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If you have the chance to apply for internships when you’re in college, do it. The experience is incredibly valuable. You’ll have the chance to learn from experienced professionals, and you’ll get a taste for the type of job you will or will not like to have after graduation. Furthermore, you’ll gather experience that many other recent graduates don’t have, and that internship not only looks great on your resume but it just might help you land an interview and a job.

Many internships are very competitive, and you need to prepare in advance to increase your chances of getting one. Fortunately, there are some things you can do that many other internship applicants might not be doing which can help you stand out from the crowd. Here are five tips you should follow to help you get the internship you really want:

1. Leverage your school’s career development resources and help.

Every college has a career development center filled with resources and people that can help you find and land an internship. Many students don’t fully leverage those resources and people, or they don’t use them at all. You’ve paid your tuition and part of that money goes to those resources and people, so take advantage of their accessibility. Schedule a meeting with a member of the career development staff to learn what is available to you and how to use those resources. When you’re done with the initial meeting, schedule ongoing follow-up meetings as you navigate the internship search and application process.

2. Focus on the right internships for you.

Many students make the mistake of applying for every internship available in the hope that they’ll get one. However, you’d have more success if you focused your efforts on the internships that truly interest you and offer the most learning potential as you prepare for your own post-graduation career.

3. Get prepared by creating a great applicant package.

Once you have your focus set on specific types of internships, you need to prepare a great applicant package that really sells you to the hiring manager. Work with your career development staff to create a great resume and cover letter and to complete your applications accurately. Ask for letters of recommendation from faculty members who teach subjects in your major of study or subjects related to your desired internships.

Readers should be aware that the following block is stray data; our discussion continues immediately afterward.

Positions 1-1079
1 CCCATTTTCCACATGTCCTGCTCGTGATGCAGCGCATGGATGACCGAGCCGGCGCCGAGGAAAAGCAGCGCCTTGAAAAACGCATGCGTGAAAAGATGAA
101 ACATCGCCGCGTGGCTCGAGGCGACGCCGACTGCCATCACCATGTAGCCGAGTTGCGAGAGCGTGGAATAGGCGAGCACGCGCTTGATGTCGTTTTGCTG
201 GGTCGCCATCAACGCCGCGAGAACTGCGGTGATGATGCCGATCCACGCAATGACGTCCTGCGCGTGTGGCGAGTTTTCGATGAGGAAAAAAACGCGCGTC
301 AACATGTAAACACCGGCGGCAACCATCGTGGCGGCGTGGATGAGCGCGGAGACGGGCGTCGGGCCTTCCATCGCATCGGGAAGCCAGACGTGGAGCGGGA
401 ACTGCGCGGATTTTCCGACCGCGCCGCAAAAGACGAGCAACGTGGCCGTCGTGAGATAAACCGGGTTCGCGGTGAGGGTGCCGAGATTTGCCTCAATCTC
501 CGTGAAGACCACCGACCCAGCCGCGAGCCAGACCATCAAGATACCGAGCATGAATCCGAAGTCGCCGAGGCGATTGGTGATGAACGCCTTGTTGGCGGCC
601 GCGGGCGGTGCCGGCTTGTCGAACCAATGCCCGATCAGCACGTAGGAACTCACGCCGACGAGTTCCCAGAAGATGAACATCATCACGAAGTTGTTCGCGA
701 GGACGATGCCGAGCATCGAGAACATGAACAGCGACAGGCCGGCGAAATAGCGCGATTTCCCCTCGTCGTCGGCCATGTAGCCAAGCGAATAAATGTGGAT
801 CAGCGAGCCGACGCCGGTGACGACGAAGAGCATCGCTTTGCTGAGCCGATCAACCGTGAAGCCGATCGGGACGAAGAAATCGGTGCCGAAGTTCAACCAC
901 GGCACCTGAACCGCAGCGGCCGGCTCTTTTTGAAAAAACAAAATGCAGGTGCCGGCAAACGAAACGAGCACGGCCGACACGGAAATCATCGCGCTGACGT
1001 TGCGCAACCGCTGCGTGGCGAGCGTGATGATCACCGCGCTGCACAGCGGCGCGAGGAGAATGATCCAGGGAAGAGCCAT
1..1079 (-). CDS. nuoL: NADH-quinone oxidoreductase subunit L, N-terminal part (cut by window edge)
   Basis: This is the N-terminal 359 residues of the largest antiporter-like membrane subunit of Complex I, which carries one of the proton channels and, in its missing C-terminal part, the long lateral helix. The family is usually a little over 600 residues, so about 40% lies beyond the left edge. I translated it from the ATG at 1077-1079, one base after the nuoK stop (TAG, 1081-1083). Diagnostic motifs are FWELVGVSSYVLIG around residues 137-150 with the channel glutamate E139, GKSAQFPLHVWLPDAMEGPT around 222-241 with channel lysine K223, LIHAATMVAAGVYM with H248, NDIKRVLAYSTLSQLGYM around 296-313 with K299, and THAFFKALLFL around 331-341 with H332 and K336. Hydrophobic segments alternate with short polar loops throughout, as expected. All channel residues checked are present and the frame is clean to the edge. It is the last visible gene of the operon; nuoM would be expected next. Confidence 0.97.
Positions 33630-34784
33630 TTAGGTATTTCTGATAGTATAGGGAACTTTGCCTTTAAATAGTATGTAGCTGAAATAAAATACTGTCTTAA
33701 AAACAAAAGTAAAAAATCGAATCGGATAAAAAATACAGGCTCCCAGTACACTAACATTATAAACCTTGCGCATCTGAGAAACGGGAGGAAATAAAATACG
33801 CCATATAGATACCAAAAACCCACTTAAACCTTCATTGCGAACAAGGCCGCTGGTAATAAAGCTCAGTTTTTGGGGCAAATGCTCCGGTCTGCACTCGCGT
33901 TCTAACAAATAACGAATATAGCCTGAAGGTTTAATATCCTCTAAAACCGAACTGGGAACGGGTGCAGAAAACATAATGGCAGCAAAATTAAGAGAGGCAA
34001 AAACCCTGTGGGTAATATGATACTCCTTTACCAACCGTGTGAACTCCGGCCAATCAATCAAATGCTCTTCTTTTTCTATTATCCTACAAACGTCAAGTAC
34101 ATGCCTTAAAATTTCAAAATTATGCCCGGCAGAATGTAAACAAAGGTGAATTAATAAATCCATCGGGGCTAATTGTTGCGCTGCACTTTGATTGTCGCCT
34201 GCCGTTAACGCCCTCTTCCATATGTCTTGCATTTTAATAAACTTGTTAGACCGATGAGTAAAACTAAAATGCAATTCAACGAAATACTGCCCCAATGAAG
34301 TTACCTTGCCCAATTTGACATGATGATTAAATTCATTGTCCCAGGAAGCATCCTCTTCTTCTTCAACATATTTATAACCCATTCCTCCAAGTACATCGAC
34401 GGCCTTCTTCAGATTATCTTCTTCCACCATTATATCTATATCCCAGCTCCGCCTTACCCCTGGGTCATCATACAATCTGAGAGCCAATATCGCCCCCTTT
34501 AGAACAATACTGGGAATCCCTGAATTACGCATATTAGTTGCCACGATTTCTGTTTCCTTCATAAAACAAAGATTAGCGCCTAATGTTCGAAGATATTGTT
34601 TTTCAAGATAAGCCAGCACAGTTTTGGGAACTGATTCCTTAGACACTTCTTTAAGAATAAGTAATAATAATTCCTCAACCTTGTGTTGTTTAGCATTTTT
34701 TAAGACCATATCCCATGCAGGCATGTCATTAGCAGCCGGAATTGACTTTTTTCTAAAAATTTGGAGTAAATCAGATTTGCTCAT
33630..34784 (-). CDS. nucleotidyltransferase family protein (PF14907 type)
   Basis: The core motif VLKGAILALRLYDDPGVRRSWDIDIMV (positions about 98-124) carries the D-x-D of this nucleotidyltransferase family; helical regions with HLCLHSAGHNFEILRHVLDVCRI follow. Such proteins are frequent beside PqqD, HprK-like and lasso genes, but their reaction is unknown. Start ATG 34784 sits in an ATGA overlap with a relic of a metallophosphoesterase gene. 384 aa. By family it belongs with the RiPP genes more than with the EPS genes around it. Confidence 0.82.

The more professional and prepared you are, the greater your chances of being selected for an internship. Think of it from the hiring manager’s perspective. A prepared and professional applicant is likely to be a prepared and professional employee, and that’s something that matters greatly to the person who will make the decision to hire you or not.

4. Get social (or clean up your social profiles).

If you’re not already active on social media sites like LinkedIn, Facebook, and Twitter, create your profiles and start connecting with people and joining professional conversations. The keyword in the previous sentence was “professional.” This is not the time or place to act like a college student. If you already have social media profiles, clean them up immediately.

Hiring managers will look at your social media profiles before they hire you. That means everything from your text posts to your photos need to reflect the professional, employable person that you want to become post-graduation, not the immature teenager or college student that you may have acted like up until this point. Remember, it’s about the packaging, and you need to be perceived by companies as a responsible, trustworthy adult who would be an asset to their organization, not an embarrassment or problem.

5. Look and play the part.

You’re applying for an internship at a professional organization, so you need to fit into that culture or you’ll have no chance of working there. You might have been hanging out with your friends the night before your internship interview, but when you walk into that interview, you need to look and sound just as professional as the other employees who work there. Your speech, your clothes, your behavior, and your entire persona needs to fit the company culture, so clean yourself up and practice playing the part of a young professional rather than a carefree college student.

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